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I know that in a few states you need a permit to own piranhas. Does anyone know how to get a permit if you live in one of those states? Do you have to show crudentials or something???
 

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bgshortys Posted on Apr 28 2003, 03:18 PM
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I know that in a few states you need a permit to own piranhas. Does anyone know how to get a permit if you live in one of those states? Do you have to show crudentials or something???
Permits in illegal states are restricted to 1) Museums and zoological gardens and 2) research facilities. None of which would likely apply to you. Sorry. Other than myself (when piranhas were illegal in Oregon and I became the first individual to secure such a permit), securing a permit is a -0- possibility on an individual basis simply to keep piranas.
 

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Something that might interest you. First appeared in 1999:

NEWS RELEASE

Second Piranha turned in under Amnesty Program Yesterday afternoon, an anonymous person turned over an eight-inch piranha to the Honolulu Zoo. The animal was collected by State Department of Agriculture officials and is now being safeguarded at the Department's Plant Quarantine Station. This is the second piranha to be turned in within a week. This past Wednesday, a six-inch piranha was voluntarily turned in to authorities at the Plant Quarantine Station. The Department would like to thank the media that covered the story, which probably contributed to yesterday's turn-in. Under the Department's Amnesty Program there are no penalties assessed against individuals who voluntarily turn-in any illegal animal to the State Department of Agriculture Plant Quarantine Offices, or alternative sites such as Humane Societies and municipal zoos, statewide. The Amnesty Program is available to encourage owners of illegal pets to turn them in, rather than releasing them into the wild where they can do much damage.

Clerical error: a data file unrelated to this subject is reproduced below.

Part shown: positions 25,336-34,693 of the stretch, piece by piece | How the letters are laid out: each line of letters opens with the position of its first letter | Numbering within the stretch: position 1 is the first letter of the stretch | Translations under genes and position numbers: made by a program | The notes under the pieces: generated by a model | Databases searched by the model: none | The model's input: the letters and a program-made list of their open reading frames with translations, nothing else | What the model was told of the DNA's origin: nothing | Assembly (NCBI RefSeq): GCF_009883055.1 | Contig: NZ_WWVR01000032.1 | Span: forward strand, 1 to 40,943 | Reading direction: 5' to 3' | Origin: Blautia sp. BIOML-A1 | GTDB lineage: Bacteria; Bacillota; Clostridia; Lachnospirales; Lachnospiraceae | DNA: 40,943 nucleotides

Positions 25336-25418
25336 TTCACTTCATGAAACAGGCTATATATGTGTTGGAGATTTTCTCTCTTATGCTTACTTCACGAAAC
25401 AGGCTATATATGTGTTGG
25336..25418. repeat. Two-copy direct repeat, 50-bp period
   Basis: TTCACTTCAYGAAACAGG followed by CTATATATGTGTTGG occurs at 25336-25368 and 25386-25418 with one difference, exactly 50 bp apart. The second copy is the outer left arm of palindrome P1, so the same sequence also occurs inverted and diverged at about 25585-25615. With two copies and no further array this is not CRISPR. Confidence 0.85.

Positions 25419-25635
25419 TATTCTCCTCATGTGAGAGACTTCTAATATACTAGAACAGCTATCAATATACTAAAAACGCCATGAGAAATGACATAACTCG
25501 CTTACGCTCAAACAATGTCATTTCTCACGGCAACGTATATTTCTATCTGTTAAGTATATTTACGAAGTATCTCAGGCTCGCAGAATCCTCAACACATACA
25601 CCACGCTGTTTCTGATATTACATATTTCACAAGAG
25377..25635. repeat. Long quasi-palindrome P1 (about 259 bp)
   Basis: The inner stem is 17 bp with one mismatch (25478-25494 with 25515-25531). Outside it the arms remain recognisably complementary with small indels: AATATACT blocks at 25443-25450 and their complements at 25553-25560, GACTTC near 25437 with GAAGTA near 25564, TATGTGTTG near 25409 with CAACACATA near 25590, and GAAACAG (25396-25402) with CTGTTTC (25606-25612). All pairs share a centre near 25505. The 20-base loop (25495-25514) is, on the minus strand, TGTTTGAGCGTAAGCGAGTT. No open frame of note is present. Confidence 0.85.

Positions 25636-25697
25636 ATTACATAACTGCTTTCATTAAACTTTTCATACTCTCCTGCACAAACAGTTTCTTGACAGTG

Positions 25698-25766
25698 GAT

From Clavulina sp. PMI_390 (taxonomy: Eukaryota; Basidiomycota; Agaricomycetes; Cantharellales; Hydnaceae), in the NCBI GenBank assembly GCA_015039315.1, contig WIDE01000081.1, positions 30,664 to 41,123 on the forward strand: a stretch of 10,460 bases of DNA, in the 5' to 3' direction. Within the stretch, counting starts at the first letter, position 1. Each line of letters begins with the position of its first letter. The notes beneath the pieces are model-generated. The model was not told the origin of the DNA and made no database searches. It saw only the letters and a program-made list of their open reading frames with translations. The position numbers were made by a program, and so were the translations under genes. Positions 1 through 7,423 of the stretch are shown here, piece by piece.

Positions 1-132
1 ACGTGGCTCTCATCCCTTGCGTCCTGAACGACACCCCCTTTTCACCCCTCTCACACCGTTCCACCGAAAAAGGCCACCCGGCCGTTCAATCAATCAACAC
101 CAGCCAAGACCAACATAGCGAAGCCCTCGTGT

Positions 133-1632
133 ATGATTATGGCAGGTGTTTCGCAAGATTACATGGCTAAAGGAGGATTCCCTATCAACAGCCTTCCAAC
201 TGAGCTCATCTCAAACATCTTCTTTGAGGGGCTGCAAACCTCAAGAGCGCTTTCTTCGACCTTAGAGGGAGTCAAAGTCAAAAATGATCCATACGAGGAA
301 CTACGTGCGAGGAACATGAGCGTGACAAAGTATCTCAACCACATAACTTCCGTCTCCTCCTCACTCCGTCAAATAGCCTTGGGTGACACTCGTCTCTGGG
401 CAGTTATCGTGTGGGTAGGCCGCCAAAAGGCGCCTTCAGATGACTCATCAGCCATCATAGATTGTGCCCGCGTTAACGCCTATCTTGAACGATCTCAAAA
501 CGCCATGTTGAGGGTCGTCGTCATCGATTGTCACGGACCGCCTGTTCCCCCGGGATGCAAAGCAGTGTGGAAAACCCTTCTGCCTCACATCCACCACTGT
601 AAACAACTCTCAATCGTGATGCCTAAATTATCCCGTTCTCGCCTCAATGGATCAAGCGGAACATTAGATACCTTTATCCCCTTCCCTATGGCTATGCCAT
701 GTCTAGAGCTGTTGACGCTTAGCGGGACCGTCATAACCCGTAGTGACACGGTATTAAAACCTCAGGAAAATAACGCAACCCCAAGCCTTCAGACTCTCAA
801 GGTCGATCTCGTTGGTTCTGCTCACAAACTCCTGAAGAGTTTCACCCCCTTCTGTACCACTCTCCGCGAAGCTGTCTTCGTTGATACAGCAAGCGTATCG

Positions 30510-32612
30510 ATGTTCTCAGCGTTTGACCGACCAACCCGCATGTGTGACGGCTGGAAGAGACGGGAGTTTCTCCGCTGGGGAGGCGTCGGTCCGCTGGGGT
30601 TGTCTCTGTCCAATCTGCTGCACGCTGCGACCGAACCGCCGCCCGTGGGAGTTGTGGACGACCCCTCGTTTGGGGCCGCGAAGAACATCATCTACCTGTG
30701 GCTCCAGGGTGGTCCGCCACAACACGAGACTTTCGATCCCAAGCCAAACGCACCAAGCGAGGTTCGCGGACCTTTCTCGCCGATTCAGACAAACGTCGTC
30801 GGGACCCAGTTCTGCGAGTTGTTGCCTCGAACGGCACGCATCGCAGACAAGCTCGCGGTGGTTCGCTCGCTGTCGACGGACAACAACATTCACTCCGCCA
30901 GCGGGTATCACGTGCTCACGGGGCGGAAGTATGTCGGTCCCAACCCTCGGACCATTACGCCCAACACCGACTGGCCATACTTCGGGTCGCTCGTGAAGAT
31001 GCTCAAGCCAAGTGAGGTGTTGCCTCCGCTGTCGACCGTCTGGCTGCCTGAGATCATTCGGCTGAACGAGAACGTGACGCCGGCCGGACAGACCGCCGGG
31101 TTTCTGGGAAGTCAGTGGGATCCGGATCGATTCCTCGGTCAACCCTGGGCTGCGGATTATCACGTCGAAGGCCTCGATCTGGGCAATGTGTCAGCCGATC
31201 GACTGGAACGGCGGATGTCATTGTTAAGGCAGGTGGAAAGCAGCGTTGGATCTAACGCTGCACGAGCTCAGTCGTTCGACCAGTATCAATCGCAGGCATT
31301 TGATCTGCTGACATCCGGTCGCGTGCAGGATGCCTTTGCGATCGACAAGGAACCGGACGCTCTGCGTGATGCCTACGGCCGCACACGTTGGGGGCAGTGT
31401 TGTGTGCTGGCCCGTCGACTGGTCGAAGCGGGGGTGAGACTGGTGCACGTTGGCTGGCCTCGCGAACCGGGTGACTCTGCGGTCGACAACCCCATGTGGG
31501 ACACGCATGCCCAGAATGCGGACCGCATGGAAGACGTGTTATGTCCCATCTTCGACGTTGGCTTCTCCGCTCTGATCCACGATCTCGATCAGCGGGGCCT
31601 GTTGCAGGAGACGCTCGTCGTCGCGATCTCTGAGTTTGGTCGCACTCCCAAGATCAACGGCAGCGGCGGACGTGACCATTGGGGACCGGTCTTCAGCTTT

However, once an investigation is launched and a person is caught for possessing an illegal animal the penalties can be quite severe. Perpetrators caught harboring and raising illegal animals are subject to stiff penalties with a minimum fine of $5,000,and a maximum of $200,000 and up to three years in jail. Again, individuals with illegal pets are encouraged to turn them into the Department under the State's Amnesty Program which grants immunity to those who voluntarily come forward. Anyone with information or knowledge about piranhas and other illegal animals is asked to call the Department's PEST Hotline at 586-PEST (7378). Both piranhas were of the same species, Serrasalmus nattereri, commonly referred to as the red-bellied piranha. It is by far the most common species found in the pet trade. Known for its attack on humans, this species is very aggressive with adults growing up to 10 inches in length. Red-bellied piranhas are widely distributed throughout the Amazon and Orinoco regions, the Guianas, and the Rio Paraguay and Rio Parana. Photo opportunities of both piranhas will be available between 2:30 and 3:30 this afternoon at the State's Plant Quarantine Station located at 701 Ilalo Street. Both animals will be held at the station, until suitable homes can be found.
 
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